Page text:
The well-known images - the pointing finger of Lord Kitchener; a Tommy buried in the mud of the Western Front; the memorial poppies of remembrance day - all reinforce the idea that it was a pointless waste of life. So why did the British fight it so willingly and how did the country endure it for so long?
Using a wealth of first-hand source material, Jeremy Paxman brings vividly to life the day-to-day experience of the British over the entire course of the war, from politicians, newspapermen, campaigners and Generals, to Tommies, factory workers, nurses, wives and children, capturing the whole mood and morale of the nation. It reveals that life and identity in Britain were often dramatically different from our own, and show how both were utterly transformed - not always for the worst - by the enormous upheaval of the war.
Rich with personalities, surprises and ironies, this lively narrative history paints a picture of courage and confusion, doubts and dilemmas, and is written with Jeremy Paxman's characteristic flair for storytelling, wry humour and pithy observation. Review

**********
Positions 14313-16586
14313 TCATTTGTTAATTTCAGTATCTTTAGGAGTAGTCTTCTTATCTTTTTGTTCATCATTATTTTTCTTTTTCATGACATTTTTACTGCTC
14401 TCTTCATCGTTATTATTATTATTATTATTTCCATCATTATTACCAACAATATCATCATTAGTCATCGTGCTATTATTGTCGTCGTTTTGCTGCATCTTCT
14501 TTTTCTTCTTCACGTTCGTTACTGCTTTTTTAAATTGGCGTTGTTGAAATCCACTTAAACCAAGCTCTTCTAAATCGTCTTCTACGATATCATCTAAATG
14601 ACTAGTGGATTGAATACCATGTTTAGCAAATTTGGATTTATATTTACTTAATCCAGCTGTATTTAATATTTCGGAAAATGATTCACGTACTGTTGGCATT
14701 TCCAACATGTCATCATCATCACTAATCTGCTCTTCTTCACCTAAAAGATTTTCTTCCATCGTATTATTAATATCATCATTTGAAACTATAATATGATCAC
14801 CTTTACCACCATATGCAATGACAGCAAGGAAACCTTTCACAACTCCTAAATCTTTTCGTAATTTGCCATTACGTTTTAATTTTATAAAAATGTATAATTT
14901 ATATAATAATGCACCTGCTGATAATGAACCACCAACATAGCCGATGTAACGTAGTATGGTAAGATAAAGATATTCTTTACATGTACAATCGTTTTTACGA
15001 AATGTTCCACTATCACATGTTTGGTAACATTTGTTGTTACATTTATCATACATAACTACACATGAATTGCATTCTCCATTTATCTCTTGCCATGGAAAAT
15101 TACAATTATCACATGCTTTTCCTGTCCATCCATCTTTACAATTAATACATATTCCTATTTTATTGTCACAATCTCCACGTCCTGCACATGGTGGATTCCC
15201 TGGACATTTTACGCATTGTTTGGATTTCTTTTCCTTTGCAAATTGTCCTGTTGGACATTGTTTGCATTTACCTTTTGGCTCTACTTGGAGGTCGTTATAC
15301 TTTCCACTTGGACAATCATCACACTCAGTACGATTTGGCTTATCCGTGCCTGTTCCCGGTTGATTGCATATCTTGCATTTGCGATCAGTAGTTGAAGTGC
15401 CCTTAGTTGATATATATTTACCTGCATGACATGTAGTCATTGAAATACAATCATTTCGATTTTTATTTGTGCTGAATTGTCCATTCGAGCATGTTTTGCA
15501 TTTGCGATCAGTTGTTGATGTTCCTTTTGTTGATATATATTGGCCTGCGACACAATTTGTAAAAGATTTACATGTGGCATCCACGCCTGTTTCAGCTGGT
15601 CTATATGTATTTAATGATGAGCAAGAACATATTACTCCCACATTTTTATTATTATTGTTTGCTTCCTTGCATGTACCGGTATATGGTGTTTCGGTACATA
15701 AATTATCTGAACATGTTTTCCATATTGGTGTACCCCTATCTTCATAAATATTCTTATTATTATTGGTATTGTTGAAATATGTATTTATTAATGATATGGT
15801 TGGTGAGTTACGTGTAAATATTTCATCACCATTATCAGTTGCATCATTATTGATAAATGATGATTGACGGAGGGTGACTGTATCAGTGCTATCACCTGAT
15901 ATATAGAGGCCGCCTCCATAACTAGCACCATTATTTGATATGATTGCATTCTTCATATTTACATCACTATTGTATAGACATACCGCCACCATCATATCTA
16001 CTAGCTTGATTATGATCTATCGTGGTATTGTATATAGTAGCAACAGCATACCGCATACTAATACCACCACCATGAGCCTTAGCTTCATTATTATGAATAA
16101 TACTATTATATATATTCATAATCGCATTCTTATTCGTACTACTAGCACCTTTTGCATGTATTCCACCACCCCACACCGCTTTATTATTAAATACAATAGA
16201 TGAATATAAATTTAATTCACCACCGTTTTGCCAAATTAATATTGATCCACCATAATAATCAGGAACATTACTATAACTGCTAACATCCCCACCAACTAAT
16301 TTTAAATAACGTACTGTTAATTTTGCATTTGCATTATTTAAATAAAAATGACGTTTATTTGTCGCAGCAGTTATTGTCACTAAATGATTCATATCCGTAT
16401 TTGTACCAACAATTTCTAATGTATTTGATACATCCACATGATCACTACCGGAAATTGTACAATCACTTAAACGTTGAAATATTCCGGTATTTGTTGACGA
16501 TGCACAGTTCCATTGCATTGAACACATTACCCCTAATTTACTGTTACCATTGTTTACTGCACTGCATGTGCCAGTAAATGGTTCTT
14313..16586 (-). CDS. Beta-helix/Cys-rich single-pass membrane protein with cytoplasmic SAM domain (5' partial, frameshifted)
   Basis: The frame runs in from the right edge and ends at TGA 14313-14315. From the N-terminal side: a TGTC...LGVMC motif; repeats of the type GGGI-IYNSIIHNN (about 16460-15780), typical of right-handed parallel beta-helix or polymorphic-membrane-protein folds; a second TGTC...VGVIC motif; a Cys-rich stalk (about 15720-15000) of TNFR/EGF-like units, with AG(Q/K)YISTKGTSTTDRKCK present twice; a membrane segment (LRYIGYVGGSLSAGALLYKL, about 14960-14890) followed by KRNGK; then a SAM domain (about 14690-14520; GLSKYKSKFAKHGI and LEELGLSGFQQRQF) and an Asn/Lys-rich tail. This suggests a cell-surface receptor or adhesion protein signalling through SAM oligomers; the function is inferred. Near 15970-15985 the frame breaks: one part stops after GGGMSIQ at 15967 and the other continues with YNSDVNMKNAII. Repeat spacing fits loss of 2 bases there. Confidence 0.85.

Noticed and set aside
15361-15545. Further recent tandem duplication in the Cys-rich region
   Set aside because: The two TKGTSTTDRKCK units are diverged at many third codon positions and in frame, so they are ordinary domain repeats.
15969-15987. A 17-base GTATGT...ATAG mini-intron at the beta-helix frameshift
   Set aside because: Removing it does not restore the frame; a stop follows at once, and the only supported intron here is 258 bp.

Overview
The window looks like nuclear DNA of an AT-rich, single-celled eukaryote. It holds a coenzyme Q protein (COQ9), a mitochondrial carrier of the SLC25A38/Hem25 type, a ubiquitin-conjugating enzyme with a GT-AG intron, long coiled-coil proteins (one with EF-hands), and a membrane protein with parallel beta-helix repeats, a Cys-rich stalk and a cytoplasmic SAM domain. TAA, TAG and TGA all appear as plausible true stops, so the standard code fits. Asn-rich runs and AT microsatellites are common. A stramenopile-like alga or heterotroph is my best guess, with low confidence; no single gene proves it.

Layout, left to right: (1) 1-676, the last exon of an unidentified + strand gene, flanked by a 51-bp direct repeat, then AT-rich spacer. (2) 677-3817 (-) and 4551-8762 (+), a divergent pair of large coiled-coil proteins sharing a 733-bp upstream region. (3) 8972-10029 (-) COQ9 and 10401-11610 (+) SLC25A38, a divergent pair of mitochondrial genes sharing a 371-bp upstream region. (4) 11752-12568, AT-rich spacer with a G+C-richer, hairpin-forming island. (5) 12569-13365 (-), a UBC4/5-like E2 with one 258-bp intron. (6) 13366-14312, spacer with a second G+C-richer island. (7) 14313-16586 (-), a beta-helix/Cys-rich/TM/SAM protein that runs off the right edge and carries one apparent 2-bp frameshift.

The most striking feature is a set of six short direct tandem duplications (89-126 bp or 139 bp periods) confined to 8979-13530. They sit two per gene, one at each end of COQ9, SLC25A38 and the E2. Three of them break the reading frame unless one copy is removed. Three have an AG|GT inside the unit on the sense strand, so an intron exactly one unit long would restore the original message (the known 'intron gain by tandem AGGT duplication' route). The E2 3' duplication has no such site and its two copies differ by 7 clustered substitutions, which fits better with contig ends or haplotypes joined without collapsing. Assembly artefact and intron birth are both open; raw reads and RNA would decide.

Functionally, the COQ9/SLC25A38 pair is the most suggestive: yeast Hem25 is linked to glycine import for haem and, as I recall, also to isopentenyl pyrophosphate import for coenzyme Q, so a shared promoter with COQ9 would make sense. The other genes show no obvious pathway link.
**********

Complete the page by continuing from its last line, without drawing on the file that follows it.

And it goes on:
"He writes so well and sympathetically, and chooses his detail so deftly, that if there is one new history of the war that you might actually enjoy from the very large centennial selection this is very likely it" The Times
"A fine introduction to the part Britain played in the first of the worst two wars in history. The writing is lively and the detail often surprising and memorable" Guardian
Jeremy Paxman is a renowned broadcaster, award-winning journalist and the bestselling author of seven works of non-fiction, including The English, The Political Animal and Empire.